[haiku-development] Networking speed update

Hi again,

here's an update on the current speed of haiku's net stack:

On 2008-07-17 at 23:40:36 [+0200], Oliver Tappe <zooey@xxxxxxxxxxxxxxx> wrote:
> With a netserver listening on localhost, netperf has been invoked as follows:
>   netperf -f M -t UDP_STREAM -- -m 32768 -s 65500,65500 -S 65500,65500
>   netperf -f M -t TCP_STREAM -- -m 32768 -s 65500,65500 -S 65500,65500
>   netperf -t UDP_RR
>   netperf -t TCP_RR
> 
> These were the results (please excuse the ascii-art):
> =================================================================
> Operating          | UDP_STREAM | TCP_STREAM | UDP_RR  | TCP_RR
> System             |   (MB/s)   |   (MB/s)   | (req/s) | (req/s)
> -------------------+------------+------------+---------+---------
> Ubuntu (VM)        |         88 |         52 |    7549 |    7379
> -------------------+------------+------------+---------+---------
> Zeta (VM)          | send:  182 |        109 |    3256 |    3256
>                    | recv:   42 |            |         |
> -------------------+------------+------------+---------+---------
> OpenSolaris (VM)   | send:  567 |        195 |    2295 |    2653
>                    | recv:   49 |            |         |
> -------------------+------------+------------+---------+---------
> haiku (VM)         |          2 |         29 |    1510 |     911
-------------------------------------------------------------------
current haiku (VM)   | send:   64 |         65 |    1730 |    1636
                     | recv:    4 |            |         |
> ===================+============+============+=========+=========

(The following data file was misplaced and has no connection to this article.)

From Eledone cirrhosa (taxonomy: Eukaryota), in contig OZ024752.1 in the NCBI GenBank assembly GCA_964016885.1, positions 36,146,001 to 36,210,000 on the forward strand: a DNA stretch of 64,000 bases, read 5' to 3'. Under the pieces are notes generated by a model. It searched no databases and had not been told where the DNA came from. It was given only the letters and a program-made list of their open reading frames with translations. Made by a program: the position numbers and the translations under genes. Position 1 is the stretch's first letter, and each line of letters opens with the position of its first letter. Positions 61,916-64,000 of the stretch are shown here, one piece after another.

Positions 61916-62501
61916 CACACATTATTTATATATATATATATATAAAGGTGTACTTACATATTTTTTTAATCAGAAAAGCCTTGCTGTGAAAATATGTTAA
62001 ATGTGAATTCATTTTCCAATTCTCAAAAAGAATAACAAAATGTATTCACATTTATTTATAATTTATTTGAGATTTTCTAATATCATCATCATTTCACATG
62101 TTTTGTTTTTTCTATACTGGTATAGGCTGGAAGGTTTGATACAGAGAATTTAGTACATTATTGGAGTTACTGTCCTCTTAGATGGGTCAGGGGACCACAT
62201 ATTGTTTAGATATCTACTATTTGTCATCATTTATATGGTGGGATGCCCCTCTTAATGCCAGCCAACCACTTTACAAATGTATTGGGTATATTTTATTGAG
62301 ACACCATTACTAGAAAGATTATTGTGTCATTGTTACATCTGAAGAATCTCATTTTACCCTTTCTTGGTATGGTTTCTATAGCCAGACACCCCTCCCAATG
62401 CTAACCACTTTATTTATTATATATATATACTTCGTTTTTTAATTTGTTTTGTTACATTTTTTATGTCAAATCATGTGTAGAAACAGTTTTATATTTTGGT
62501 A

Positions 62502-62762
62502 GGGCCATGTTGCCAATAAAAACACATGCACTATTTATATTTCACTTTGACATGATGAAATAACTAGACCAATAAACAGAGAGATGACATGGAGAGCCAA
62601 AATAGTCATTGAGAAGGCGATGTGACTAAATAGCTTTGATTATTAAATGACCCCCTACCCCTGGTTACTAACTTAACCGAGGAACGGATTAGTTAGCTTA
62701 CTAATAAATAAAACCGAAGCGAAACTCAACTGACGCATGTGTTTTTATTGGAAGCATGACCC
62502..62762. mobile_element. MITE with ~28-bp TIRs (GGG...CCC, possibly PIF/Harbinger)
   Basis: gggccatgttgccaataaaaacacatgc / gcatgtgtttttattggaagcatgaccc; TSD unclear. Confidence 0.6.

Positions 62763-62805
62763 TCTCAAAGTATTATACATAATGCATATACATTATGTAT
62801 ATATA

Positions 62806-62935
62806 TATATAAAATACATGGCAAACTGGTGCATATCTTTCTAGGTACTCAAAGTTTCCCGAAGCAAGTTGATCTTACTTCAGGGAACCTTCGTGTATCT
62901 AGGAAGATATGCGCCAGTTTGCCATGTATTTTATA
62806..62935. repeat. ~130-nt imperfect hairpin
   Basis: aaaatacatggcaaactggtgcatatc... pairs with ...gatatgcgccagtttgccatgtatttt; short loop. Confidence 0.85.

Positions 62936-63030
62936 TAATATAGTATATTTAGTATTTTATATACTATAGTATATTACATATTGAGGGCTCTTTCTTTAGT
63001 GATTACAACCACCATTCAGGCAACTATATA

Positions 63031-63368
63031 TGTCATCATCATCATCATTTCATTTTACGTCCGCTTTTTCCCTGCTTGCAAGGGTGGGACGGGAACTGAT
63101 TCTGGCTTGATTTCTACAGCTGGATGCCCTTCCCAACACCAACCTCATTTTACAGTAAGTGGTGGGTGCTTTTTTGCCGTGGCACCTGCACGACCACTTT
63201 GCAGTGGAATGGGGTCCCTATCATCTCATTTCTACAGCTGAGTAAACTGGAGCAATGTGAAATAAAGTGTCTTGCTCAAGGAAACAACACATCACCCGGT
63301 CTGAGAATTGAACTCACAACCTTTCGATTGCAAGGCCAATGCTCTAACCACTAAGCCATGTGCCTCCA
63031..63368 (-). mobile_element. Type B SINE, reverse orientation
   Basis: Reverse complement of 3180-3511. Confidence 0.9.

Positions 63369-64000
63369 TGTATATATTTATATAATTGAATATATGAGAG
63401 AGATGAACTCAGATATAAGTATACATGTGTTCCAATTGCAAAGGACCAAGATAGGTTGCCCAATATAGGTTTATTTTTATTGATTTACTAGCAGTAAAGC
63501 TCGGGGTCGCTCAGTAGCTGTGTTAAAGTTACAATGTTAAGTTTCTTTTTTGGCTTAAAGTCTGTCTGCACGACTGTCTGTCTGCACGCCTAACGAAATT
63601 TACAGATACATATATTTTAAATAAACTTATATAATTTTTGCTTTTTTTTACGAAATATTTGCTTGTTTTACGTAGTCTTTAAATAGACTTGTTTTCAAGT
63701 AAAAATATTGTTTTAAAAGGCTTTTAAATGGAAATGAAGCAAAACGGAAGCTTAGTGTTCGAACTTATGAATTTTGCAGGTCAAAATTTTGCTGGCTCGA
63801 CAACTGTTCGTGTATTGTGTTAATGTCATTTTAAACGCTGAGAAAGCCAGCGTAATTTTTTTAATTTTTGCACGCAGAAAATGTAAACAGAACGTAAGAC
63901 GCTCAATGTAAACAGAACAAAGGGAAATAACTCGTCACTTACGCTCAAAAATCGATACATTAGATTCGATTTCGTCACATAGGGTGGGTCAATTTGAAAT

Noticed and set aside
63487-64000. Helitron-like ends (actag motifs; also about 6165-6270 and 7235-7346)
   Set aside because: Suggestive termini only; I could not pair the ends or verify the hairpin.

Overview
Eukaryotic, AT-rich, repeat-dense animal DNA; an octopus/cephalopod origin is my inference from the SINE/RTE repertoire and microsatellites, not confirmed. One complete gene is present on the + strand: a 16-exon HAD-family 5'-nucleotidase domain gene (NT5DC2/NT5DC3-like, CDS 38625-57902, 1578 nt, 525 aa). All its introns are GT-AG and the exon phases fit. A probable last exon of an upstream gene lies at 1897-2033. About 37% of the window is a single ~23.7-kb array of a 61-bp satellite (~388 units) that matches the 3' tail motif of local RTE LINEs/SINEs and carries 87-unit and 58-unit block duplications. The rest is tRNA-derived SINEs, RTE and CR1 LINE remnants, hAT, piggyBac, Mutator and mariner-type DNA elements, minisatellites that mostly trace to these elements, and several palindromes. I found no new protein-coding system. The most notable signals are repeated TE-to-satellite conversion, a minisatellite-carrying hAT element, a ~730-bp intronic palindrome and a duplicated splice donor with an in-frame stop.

> OpenSUSE (native)  |        737 |        576 |   41932 |   32091
> -------------------+------------+------------+---------+---------
> haiku (native)     |          2 |        127 |   15898 |   12216
-------------------------------------------------------------------
current haiku        | send:   65 |        117 |   15745 |   11976
(native)             | recv:   41 |            |         |
> =================================================================

So it seems that the tiny fixes and cleanups I applied a week ago more or less 
fixed the pathological UDP performance.

In case you wonder why the values for "send" and "recv" differ quite 
drastically in certain cases: the cause of that is an attribute of the 
localhost interface implementation, where two threads (receiver and sender) 
are racing each other - Axel had pointed that out in his answer to my earlier 
post. The great difference can be avoided by specifying larger receive 
buffers, but I didn't want to manipulate the tests (as it is not really 
important and other OSes show that problem, too).

Following are some tests executed on a local gigabit ethernet (nforce) against 
a Linux server:
=================================================================
Operating          | UDP_STREAM | TCP_STREAM | UDP_RR  | TCP_RR
System             |   (MB/s)   |   (MB/s)   | (req/s) | (req/s)
-------------------+------------+------------+---------+---------
openSUSE           |        113 |        111 |     211 |    9714
-----------------------------------------------------------------
haiku              |         38 |         40 |     595 |     632
=================================================================

In a real world example, I tried to get and put a 520 MB file via FTP, again 
using the nforce driver across a Gb ethernet:
==============================================
Operating          |   FTP get  |   FTP put  |
System             |   (MB/s)   |   (MB/s)   |
-------------------+------------+-------------
openSUSE           |         51 |         48 |
----------------------------------------------
haiku              |         35 |         34 |
==============================================

Judging from all these tests, I'd say that haiku's network stack currently 
shows far-from-perfect, but certainly acceptable performance.

As Marcus has mentioned, the problems of our current scheduler might have a 
rather large impact on the net stack on real hardware, so I will stop my 
little networking tests right here and move my attention elsewhere (most 
probably towards missing features like PMTU detection).

cheers,
    Oliver

Other related posts: